Faces of our Spirit-Filled Network:
Laura Muñoz Lopez

April 18, 2018

Laura Muñoz Lopez is a former NETWORK Government Relations Associate. She currently works as a special assistant for Immigration Policy at American Progress in Washington, D.C.

How did you first learn about NETWORK?

I was visiting D.C. to see Pope Francis and decided to go to the Nuns on the Bus “last stop party” (at Tortilla Coast) in 2015. Sister Mary J. Curcio told me about the Associate Program over chips and margs, and the rest is history!

What inspired you to get involved and join NETWORK?

I knew the 2016 Presidential Election was going to be historic, and as I was graduating and finding what was next for me, I wanted to be more involved in immigration policy. Learning about NETWORK, their work, and mission seemed like the next step.

What issue area are you most passionate about?

Immigration! All aspects of it, but specifically permanent protections and citizenship for Dreamers, Deferred Action for Childhood Arrivals (DACA) recipients, and the millions of undocumented parents who brought their children to the US for a better life. Temporary Protected Status (TPS) is also an immigration issue that has not received the proper attention it needs.

How are you engaging your community on important social justice issues?

Recently, I have been invited to participate in town hall and county council meetings to ask Montgomery County, Maryland to fund the deportation defense fund aimed at helping undocumented immigrants who have been detained and/or are in deportation proceedings. I also recently participated on a panel hosted by the Montgomery County League of Women Voters which highlighted the importance of community safety to ensure immigrants feel safe and secure in the presence of local police. I will be speaking with the Montgomery County Young Democrats later in April on the impact of immigration policies in the local community.

How has your advocacy for social justice shaped your view of the world?

I grew up keeping my immigration status a secret, so when I was able to obtain DACA and live my life without secrets, I realized that sometimes the most powerful advocacy tool is your voice and your story. Through sharing my story and truly listening to others’ stories of struggle and success, I have realized that we draw our strengths from our moments of weaknesses and when we share our experiences we help others overcome their challenges.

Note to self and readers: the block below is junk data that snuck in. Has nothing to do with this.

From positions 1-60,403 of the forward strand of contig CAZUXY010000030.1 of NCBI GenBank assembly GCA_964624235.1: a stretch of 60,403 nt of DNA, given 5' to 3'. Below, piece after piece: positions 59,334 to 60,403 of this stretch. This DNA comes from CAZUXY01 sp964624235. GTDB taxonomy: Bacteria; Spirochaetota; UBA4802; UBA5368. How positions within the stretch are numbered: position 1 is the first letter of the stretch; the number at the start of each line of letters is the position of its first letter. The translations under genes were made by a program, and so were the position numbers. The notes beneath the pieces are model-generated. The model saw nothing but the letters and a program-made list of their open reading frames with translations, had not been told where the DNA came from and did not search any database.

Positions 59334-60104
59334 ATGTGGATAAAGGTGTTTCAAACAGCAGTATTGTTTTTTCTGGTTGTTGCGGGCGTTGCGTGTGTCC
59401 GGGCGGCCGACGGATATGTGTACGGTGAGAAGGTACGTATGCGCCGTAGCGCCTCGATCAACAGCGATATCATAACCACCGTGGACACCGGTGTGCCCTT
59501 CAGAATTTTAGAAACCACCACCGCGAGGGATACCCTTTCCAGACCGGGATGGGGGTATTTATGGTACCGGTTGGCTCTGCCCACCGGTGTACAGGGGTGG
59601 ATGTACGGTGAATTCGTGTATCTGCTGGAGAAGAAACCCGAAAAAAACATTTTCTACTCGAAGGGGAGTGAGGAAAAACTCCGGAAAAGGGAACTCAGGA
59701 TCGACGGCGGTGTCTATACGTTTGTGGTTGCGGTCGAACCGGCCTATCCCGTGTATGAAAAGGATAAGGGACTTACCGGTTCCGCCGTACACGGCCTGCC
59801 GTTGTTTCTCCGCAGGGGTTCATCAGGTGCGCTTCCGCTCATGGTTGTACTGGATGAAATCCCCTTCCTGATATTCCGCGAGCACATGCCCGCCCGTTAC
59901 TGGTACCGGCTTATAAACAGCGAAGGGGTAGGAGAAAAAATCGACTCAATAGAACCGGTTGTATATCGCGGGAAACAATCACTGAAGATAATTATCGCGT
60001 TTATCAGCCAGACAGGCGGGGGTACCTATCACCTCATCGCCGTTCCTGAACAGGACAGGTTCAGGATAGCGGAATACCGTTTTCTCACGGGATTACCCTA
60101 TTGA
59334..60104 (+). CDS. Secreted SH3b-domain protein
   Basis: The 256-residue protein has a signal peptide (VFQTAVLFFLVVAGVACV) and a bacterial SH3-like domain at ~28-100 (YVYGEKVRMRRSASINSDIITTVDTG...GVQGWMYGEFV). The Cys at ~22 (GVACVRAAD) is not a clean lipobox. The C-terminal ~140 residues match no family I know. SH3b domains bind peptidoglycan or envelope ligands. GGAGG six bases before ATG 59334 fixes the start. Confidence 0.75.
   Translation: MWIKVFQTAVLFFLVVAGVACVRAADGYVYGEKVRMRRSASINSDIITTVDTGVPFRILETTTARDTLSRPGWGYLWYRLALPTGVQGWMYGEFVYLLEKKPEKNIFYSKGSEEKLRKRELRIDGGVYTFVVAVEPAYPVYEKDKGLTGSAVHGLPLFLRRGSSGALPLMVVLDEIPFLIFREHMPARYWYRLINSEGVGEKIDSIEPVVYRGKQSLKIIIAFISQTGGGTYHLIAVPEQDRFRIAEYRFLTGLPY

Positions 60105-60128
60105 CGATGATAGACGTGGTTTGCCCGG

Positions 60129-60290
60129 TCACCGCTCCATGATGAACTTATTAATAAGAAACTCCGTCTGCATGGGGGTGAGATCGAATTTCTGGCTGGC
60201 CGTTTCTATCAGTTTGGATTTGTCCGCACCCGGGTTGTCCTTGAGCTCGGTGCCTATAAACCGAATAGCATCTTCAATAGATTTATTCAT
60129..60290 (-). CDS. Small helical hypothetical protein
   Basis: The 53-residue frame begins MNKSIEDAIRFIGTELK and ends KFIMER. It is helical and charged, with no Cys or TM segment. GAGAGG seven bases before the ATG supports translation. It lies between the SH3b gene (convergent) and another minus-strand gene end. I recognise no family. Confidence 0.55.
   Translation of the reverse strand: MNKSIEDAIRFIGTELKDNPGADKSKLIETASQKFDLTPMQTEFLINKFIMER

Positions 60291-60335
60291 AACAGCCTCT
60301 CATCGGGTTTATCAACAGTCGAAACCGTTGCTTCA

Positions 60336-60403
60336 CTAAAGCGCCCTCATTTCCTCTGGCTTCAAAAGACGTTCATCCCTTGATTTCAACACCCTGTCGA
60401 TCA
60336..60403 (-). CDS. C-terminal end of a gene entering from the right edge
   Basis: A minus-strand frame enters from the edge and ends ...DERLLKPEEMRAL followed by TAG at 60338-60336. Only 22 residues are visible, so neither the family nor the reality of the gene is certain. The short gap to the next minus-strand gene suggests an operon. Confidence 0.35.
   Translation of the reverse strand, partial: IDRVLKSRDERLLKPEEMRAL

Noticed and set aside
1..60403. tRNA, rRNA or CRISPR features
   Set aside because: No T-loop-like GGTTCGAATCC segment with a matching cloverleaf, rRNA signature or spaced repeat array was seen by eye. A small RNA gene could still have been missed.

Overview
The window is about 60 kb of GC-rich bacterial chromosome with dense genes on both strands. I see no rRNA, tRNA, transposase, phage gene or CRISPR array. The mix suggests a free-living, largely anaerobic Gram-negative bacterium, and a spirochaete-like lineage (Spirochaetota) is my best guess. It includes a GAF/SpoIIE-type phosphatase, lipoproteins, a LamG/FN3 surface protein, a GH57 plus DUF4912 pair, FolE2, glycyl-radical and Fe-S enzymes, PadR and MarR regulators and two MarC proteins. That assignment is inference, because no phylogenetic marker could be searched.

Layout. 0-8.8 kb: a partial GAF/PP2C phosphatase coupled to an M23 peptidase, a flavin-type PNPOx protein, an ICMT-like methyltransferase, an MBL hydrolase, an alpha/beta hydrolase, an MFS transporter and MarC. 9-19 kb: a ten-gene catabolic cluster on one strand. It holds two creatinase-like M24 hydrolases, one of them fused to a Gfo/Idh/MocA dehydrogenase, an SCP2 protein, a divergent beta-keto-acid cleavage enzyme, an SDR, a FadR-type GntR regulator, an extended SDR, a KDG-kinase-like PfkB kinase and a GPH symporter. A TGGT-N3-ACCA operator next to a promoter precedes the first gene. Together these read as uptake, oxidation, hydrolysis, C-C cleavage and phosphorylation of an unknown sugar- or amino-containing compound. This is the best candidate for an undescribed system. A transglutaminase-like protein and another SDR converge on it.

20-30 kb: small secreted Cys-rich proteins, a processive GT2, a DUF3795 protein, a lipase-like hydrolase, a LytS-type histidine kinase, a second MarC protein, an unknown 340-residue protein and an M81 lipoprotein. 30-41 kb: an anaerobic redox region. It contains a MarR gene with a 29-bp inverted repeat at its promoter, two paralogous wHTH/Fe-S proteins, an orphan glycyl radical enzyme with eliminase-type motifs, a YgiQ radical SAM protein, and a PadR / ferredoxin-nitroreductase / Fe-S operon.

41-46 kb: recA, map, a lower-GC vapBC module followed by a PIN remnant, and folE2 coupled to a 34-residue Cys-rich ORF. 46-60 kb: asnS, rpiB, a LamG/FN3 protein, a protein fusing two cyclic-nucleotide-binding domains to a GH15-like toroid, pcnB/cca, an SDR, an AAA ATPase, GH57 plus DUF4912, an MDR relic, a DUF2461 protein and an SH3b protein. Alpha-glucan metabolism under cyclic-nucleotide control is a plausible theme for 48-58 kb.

How does your faith inspire you to work for justice?

Growing up as undocumented and living below the poverty line, my church was always a place of safe haven and help. Our church in South Carolina often provided assistance with bills and gifts at Christmas because my parents couldn’t afford them. When it was time to go to college, my church gave me a scholarship to help in my studies. Beyond these gifts, the church and my faith taught me that it is our duty as humans and people of faith to help whenever it’s possible to do so. I try my best to “pay it forward” because that’s what our faith teaches us to do.

Who is your role model?

My role model is my mother – Liliana. She left her entire family — who she is extremely close with — at the age of 26 with her two young daughters in hopes of finding and creating a better future for them in the United States. Such a sacrifice is not decided on lightly and my mother has never regretted her decision. She works as much as she can, gets underpaid and yet never complains because she is thankful to have the opportunity. My mother is my role model because she gave my siblings and me everything she dreamt of, and so much more.

Is there any quote that motivates or nourishes you that you would like to share?

“If not you, then who?” This quote has given me the strength and motivation to continue to work in a policy area that not only is very personal to me but is extremely difficult, and at the moment is causing more harm than good to immigrants across the country. If we, as individuals who have a duty to care for one another and help each other succeed, don’t take action to create change, who will? We are the change we are waiting for.

What was your biggest accomplishment as an activist in the past year?

On a personal level, I was able to adjust my immigration status from a DACA recipient to receive permanent residency in the U.S. – the country I have called home for almost 22 years. Another accomplishment was seeing the immigration movement expand to communities that were not involved before, but who saw the harm the current administration has and continues to cause our communities. As an activist, I always welcome and am overjoyed by the intersectionality of issues that allows people to come together in the pursuit of justice for all underrepresented people.

What are you looking forward to working on in 2018?

I will continue to work on immigration policy and activism as much as I am able to. My work for 2018 includes trying to ensure Dreamers and DACA recipients are protected from deportation so they are able to stay in the communities they call home as well as working with local organizations to foster conversations with immigrants and nonimmigrants to make sure their communities are safe and welcoming.

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